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The Sound of Distant Thunder (The Amish of…

The Sound of Distant Thunder (The Amish of Weaver's Creek) (edition 2018)

by Jan Drexler (Author)

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2721585,984 (4.1)None
Title:The Sound of Distant Thunder (The Amish of Weaver's Creek)
Authors:Jan Drexler (Author)
Info:Revell (2018), 352 pages
Collections:Your library
Tags:Amish fiction, Civil War, pacifism, romance

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The Sound of Distant Thunder (The Amish of Weaver's Creek) by Jan Drexler



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This review was written for LibraryThing Early Reviewers.
This book is a very unusual historical fiction. Many of the Amish steadfast beliefs are well known and one of those is non-resistance concerning military service. Any form of violence even self-defense is avoided. The story is centered around the time of the Civil War. When men in Jonas’s community were drafted the elders received permission to pay $200 per man to excuse them from fighting. Twenty year old Jonas has been hearing a lot about the war on slavery, even sneaking newspapers to learn more. His heart becomes conflicted between the principles his faith holds dear and what he believes God would have him do. His brother, Samuel, boasts that if he were drafted he would not pay the fine because it would be contributing to the war. You guessed it, his name is drawn. His bravado turns to fear. Not only would he have to leave his wife and children, but if he went to fight he would be shunned. Jonas having settled what he should do tells his brother he will take his place.
Jonas has no doubt he is doing the right thing, but his sweetheart Katie is heartbroken. All that stood between them being married is her 18th birthday and him finishing their home he is building. As with any man going to war it is horrific for his family, but in this case the family is even more distraught because they believe the young soldier is sinning against God.
I admired Jonas’s courage not only to go battle but also facing his family’s disapproval to do as he felt God led him. The historical detail was incredible. What had a great impact on me was seeing the eyes of not only the world but war’s horrific experiences through the eyes of an innocent, sheltered young man. My heart ached for Katie, waiting at home, fearing the worst and facing some battles of her own without her beloved Jonas. I saw both of them grow up quickly in many ways. There are also unexpected twists and turns you won’t want to miss. A wonderful heartfelt read. ( )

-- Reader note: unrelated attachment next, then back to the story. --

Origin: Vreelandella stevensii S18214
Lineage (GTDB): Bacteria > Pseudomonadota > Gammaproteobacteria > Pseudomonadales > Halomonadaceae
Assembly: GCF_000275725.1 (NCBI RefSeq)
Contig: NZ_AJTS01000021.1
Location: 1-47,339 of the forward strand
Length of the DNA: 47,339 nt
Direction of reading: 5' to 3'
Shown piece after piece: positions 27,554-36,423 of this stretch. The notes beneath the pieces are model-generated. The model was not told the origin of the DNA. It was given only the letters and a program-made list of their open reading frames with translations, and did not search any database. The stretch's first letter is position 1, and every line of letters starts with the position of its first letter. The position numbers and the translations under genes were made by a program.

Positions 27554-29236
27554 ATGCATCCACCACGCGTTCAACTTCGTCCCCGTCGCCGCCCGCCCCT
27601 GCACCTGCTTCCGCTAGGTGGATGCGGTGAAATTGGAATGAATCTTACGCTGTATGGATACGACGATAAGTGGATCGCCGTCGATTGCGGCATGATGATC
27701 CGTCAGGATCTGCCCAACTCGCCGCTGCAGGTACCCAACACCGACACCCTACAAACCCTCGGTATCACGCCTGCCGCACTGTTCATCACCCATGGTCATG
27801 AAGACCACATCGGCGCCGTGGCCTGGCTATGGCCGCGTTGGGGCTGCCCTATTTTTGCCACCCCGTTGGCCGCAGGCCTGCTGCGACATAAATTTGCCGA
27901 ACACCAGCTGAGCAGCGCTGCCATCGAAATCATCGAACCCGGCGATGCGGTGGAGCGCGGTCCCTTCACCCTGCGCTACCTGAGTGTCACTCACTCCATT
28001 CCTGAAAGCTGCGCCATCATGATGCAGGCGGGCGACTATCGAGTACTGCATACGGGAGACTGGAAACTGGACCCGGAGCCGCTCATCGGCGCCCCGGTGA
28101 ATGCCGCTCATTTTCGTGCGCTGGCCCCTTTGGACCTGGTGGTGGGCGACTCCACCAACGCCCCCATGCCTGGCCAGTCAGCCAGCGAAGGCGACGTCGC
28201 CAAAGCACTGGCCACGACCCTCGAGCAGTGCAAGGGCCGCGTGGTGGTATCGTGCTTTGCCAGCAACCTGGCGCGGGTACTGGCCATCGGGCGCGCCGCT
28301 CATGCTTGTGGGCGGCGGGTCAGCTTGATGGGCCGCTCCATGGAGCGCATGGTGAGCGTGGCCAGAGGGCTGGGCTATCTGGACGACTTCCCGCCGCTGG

Mizroady | Jan 11, 2019 |
It’s exciting to start reading a new series, knowing the story or characters you’re being introduced to will continue, in some way, in more books down the line.

In The Sound of Distant Thunder (which is a great title, btw) I’m introduced to Katie Stuckey and Jonas Weaver. Memorable characters. I don’t believe I’ve read an Amish story with a Civil War era setting.

I was drawn into the mid 1800s fairly easily, and the Amish language was scattered throughout—just enough to give it flavor without muddying my ability to follow the story. I don’t read a lot of Amish stories, but I enjoy the soft, nostalgic feel and the ‘purity’ it offers.

The romance is sweet, the damage of war is evident, and there are a few surprises. I enjoyed this book and cared about the characters, but there were a few bumps. I feel I didn’t get enough information on Katie’s history and why she held onto particular fears. There were also a few plot happenings that I felt should have resurfaced later in the story but were never fully explained.

Overall, this is a good Amish story with a unique historical setting. I hope to revisit some of these Weaver’s Creek characters in upcoming stories of this series.

I received a complimentary copy of this book from Revell and was under no obligation to post a review.
#TheSoundOfDistantThunder ( )
  Nicnac63 | Oct 27, 2018 |
The Sound of Distant Thunder is Drexler's first book in her The Amish of Weaver's Creek series. Set during the Civil War, Drexler tackles the theme of dealing with warring moral values. While Jonas Weaver was committed to the Amish view on nonresistance and living separate from the world, he also abhorred the institution of slavery and longed to do something to help those held captive by it. Having not yet been baptized into the Church, Jonas had fewer restrictions and responsibilities than his older, married brother. Wanting to spare his brother who had been drafted into the Union Army, Jonas took his place.